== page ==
The French telecommunications regulator ARCEP has turned a critical eye on Microsoft's Skype and decided – more than a decade after the service was created – that it should register as a communications operator.
ARCEP believes the service is eluding “the duties and obligations” of a telecommunications operator, and according to Atlantico, (Google translation here), has flicked the issue to the Public Prosecutor in Paris, explaining that under Article L. 36-10 of the Post and Electronic Communications law, refusal to register is likely to be a criminal offence.
In particular, ARCEP wants to require Skype to route emergency calls and implement lawful interception of calls.
According to the New York Times, it's not the first time the regulator has been asking Skype to declare itself a communications operator since April 2012, but the company has not acted. The NYT says Microsoft has responded to French authorities that it is “not a provider of electronic communication services under French law”.
Such a declaration would make Skype's French earnings subject to tax, but ARCEP denies that this is a factor in its demand.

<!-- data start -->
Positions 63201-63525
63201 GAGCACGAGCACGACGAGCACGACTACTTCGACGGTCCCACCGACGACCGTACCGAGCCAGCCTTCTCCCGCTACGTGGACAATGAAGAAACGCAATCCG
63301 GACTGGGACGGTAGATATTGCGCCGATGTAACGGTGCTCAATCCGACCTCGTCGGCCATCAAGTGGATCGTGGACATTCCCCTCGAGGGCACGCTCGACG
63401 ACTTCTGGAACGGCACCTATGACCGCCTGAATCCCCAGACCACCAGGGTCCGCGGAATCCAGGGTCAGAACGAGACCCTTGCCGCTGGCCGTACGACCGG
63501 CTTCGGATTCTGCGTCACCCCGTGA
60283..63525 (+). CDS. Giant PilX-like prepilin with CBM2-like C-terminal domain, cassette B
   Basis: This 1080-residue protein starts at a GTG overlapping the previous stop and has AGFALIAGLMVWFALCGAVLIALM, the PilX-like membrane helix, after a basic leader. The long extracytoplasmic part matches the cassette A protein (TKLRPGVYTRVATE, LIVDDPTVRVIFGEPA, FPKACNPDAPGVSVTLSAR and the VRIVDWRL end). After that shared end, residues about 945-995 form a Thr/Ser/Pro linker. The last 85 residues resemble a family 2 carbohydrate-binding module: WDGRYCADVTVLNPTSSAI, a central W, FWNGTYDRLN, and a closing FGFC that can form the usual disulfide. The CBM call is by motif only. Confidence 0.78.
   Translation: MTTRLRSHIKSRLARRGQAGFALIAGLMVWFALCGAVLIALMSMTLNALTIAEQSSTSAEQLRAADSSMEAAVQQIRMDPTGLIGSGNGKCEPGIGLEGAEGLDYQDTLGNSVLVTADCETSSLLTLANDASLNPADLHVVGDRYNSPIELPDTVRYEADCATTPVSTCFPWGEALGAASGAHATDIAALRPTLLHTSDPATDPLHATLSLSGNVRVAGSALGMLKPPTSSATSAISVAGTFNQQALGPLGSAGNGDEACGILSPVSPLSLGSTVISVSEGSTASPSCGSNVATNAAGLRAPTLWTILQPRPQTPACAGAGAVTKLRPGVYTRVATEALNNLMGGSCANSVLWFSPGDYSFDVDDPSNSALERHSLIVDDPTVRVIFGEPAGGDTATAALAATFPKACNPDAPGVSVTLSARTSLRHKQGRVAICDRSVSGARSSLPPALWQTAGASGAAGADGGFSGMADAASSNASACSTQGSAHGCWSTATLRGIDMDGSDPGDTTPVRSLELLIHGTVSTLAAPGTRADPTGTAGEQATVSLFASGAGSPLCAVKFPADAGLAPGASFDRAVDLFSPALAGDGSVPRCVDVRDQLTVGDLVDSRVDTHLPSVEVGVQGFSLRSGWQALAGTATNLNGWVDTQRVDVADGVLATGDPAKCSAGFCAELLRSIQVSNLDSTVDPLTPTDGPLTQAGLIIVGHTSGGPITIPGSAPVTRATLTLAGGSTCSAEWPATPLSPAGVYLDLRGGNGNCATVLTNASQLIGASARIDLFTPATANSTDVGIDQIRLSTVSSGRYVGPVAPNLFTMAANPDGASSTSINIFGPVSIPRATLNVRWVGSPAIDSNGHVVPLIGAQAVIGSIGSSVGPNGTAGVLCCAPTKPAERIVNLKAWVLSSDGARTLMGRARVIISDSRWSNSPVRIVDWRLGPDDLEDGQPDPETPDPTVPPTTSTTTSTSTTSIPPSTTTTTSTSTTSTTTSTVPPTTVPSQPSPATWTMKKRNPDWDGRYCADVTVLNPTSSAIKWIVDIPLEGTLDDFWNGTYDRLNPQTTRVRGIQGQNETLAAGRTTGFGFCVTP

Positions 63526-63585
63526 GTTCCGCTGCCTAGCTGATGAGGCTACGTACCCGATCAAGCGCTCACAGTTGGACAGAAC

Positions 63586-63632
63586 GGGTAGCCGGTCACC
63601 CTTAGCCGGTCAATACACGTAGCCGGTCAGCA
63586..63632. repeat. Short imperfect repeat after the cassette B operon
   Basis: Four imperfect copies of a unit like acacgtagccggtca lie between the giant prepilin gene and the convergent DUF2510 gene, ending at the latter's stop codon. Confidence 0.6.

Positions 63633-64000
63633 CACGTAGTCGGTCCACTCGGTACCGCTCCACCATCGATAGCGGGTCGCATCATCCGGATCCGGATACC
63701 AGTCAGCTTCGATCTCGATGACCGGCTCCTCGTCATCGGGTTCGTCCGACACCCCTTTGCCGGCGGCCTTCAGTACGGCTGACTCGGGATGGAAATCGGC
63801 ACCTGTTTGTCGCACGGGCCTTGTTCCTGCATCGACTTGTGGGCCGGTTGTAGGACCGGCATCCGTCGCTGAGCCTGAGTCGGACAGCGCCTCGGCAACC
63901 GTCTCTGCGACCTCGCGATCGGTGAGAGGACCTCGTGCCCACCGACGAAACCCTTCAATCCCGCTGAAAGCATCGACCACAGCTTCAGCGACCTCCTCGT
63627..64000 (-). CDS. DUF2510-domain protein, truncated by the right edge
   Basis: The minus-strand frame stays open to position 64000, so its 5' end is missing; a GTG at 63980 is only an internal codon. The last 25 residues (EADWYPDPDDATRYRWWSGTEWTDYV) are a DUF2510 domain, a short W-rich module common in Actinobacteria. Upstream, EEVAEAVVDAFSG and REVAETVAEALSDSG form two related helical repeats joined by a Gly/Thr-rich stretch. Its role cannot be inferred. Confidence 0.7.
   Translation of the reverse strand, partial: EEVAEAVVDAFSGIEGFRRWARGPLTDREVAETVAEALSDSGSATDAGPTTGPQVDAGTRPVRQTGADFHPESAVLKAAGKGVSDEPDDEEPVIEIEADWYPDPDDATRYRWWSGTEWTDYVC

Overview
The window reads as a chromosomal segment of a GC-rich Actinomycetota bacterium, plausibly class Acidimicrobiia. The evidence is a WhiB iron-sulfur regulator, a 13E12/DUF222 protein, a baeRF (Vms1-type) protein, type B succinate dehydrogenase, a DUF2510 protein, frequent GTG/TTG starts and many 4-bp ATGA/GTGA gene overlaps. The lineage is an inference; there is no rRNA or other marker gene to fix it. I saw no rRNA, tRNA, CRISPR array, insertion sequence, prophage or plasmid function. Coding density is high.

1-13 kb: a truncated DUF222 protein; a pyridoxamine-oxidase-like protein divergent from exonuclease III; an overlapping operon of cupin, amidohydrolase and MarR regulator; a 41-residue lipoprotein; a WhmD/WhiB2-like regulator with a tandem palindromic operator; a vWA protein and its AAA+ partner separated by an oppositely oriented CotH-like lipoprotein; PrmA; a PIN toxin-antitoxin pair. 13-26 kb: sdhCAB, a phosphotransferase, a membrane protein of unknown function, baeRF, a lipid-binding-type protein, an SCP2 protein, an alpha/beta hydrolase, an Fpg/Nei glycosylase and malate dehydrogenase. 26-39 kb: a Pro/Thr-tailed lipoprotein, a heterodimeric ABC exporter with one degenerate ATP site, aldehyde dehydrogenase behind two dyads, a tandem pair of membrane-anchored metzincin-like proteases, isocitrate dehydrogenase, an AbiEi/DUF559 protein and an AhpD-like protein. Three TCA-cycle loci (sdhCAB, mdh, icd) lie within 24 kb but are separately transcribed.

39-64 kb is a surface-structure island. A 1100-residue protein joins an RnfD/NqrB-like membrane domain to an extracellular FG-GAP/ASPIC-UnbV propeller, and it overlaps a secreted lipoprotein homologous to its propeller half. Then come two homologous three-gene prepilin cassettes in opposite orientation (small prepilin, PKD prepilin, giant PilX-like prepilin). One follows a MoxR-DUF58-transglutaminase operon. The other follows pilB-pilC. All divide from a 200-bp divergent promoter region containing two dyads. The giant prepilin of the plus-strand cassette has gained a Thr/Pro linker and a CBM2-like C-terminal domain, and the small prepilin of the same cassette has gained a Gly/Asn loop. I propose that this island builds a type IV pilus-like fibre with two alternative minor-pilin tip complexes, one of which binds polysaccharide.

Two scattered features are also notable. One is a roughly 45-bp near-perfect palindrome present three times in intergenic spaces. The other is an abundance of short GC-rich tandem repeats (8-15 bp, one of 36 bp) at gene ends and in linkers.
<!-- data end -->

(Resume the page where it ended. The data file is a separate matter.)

It's not the first time the question has arisen. Early in the life of Skype, South Africa declared it an illegal “network bypass” without much effect. A similar controversy arose in Ethiopia in 2012.
India is also looking at bringing Skype under its telecommunications regulatory regime. That country's Communications and IT minister Killi Kruparani, speaking at an event launching carrier BSNL's video calling services, said Skype and Google will be “looked at” after the government decided to bring IP telephony under the remit of a new unified licensing regime.
While France's motivation is intercept – with a side order of emergency service connection – India is also interested in money, since its local carriers and ISPs pay license fees to the government while Skype does not. ®